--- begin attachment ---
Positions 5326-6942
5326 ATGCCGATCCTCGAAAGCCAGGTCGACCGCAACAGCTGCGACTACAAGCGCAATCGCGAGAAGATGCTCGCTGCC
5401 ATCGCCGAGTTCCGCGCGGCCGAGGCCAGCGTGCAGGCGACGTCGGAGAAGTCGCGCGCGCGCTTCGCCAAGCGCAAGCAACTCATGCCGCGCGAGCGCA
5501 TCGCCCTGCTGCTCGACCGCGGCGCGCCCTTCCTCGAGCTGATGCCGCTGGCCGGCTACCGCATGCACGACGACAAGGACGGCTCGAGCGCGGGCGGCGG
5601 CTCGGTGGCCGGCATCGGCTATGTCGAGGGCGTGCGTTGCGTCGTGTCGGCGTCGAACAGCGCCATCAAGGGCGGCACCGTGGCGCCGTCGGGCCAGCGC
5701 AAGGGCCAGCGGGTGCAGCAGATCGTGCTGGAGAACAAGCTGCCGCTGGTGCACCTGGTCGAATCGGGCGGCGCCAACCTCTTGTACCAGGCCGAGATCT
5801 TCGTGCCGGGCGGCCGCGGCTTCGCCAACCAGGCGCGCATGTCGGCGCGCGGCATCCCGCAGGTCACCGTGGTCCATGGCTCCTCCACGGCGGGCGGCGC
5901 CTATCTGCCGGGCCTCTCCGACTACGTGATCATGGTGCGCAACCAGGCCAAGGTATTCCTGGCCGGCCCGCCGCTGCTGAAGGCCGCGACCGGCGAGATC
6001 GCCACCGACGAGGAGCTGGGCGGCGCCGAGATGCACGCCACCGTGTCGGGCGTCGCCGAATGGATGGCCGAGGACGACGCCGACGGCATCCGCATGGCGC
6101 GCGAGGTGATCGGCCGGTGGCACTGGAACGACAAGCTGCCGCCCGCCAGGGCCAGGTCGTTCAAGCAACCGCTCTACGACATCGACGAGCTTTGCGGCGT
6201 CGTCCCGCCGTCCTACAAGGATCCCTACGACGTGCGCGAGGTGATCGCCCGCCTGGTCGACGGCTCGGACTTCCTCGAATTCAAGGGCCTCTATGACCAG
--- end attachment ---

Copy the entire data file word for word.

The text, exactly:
Positions 5326-6942
5326 ATGCCGATCCTCGAAAGCCAGGTCGACCGCAACAGCTGCGACTACAAGCGCAATCGCGAGAAGATGCTCGCTGCC
5401 ATCGCCGAGTTCCGCGCGGCCGAGGCCAGCGTGCAGGCGACGTCGGAGAAGTCGCGCGCGCGCTTCGCCAAGCGCAAGCAACTCATGCCGCGCGAGCGCA
5501 TCGCCCTGCTGCTCGACCGCGGCGCGCCCTTCCTCGAGCTGATGCCGCTGGCCGGCTACCGCATGCACGACGACAAGGACGGCTCGAGCGCGGGCGGCGG
5601 CTCGGTGGCCGGCATCGGCTATGTCGAGGGCGTGCGTTGCGTCGTGTCGGCGTCGAACAGCGCCATCAAGGGCGGCACCGTGGCGCCGTCGGGCCAGCGC
5701 AAGGGCCAGCGGGTGCAGCAGATCGTGCTGGAGAACAAGCTGCCGCTGGTGCACCTGGTCGAATCGGGCGGCGCCAACCTCTTGTACCAGGCCGAGATCT
5801 TCGTGCCGGGCGGCCGCGGCTTCGCCAACCAGGCGCGCATGTCGGCGCGCGGCATCCCGCAGGTCACCGTGGTCCATGGCTCCTCCACGGCGGGCGGCGC
5901 CTATCTGCCGGGCCTCTCCGACTACGTGATCATGGTGCGCAACCAGGCCAAGGTATTCCTGGCCGGCCCGCCGCTGCTGAAGGCCGCGACCGGCGAGATC
6001 GCCACCGACGAGGAGCTGGGCGGCGCCGAGATGCACGCCACCGTGTCGGGCGTCGCCGAATGGATGGCCGAGGACGACGCCGACGGCATCCGCATGGCGC
6101 GCGAGGTGATCGGCCGGTGGCACTGGAACGACAAGCTGCCGCCCGCCAGGGCCAGGTCGTTCAAGCAACCGCTCTACGACATCGACGAGCTTTGCGGCGT
6201 CGTCCCGCCGTCCTACAAGGATCCCTACGACGTGCGCGAGGTGATCGCCCGCCTGGTCGACGGCTCGGACTTCCTCGAATTCAAGGGCCTCTATGACCAG